Tanya Marie Lee is the founder of “A Room Of Your Own”. Intimately observing and studying the world of teens, she realized that the choices one makes when one is young affect the rest of one’s life. Most adults seem to forget that their adolescent years were difficult – difficult because at such a young age one is not always adept at communicating feelings, frustrations, and fears, nor might one have the sophistication to handle the various problems being faced. Lee states, “Not only have I studied it, I have lived it. I am a survivor of sexual abuse. I came from a dysfunctional family, and by the time I was 18, I was pregnant. At 19 I was a teenage mom with no money, and my options were limited”. Tanya realized the difficulties she faced, and knows the importance of teaching young teens the skills of how to cope with the hardships of maturing mentally, emotionally, spiritually and physically into adulthood.
“A Room Of Your Own” is a space where at-risk teen girls feel valued, loved, respected, heard and honoured. They get to be regular teenage girls and not worry about anything for a short time. These amazing young women have a space they can call their own. They know that as soon as they walk into Lillian H. Smith Public Library, are greeted by Wade the security guard and are let into the basement, it’s their space. No one is allowed into the basement when the girls arrive. In this space, they have a chance to be themselves, to be girls and to not be put down because of it or treated as second class citizens! These girls can celebrate and honour their ethnicity, they can celebrate and honour their religious background (if they so choose), they can celebrate and honour their unique voice, and they can celebrate and honour being treated and valued as an equal member of society. Just their presence at these sessions is a celebration and honouring of who they are.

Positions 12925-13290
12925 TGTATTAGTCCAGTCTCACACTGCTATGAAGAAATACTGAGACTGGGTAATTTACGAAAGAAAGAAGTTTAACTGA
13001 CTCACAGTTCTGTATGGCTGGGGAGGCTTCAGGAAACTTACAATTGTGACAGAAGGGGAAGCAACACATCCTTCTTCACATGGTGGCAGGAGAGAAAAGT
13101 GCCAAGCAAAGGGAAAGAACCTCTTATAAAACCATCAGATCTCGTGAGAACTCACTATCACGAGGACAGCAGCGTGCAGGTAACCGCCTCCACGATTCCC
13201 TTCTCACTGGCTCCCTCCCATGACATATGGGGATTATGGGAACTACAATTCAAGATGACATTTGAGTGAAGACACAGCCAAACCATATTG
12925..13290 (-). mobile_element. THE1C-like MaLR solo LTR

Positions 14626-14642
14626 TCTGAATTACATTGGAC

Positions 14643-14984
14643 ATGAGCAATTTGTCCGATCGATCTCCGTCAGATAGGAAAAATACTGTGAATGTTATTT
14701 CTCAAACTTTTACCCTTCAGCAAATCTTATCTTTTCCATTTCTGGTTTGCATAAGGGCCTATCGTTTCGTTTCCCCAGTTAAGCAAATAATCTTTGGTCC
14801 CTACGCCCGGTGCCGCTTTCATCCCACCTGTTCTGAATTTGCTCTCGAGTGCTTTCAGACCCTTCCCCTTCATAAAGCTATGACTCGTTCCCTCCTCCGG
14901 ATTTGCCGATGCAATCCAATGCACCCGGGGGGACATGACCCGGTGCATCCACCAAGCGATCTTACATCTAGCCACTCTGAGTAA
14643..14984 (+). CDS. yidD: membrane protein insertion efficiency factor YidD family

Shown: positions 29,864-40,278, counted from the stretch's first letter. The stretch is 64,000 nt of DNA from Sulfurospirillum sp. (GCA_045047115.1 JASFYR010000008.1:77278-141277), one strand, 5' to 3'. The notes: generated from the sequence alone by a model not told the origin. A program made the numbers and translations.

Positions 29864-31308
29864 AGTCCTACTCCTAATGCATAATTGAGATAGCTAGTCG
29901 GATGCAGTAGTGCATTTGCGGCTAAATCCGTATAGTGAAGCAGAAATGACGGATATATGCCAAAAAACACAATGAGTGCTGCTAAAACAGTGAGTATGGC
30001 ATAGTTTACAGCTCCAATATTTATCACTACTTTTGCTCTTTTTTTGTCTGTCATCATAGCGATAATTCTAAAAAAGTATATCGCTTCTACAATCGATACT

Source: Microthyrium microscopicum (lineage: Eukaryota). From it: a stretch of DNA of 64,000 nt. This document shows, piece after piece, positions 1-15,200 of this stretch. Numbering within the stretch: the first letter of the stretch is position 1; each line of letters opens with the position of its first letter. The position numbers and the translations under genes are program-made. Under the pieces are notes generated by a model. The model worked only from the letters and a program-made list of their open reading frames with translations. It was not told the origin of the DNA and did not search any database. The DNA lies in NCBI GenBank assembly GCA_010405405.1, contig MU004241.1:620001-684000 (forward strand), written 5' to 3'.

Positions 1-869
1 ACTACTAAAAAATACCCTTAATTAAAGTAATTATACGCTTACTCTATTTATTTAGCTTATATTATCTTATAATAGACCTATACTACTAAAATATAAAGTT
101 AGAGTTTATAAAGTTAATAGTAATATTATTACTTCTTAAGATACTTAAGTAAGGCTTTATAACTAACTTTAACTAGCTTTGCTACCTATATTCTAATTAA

Quotes from some of the young women from grades 9 to 12 with regards to the book club:
“I felt valued, trusted, loved and accepted in the club. Being able to experience all of the positivity and love was beyond amazing. It would be awesome if other girls who don’t get enough support had a chance to experience all of that.”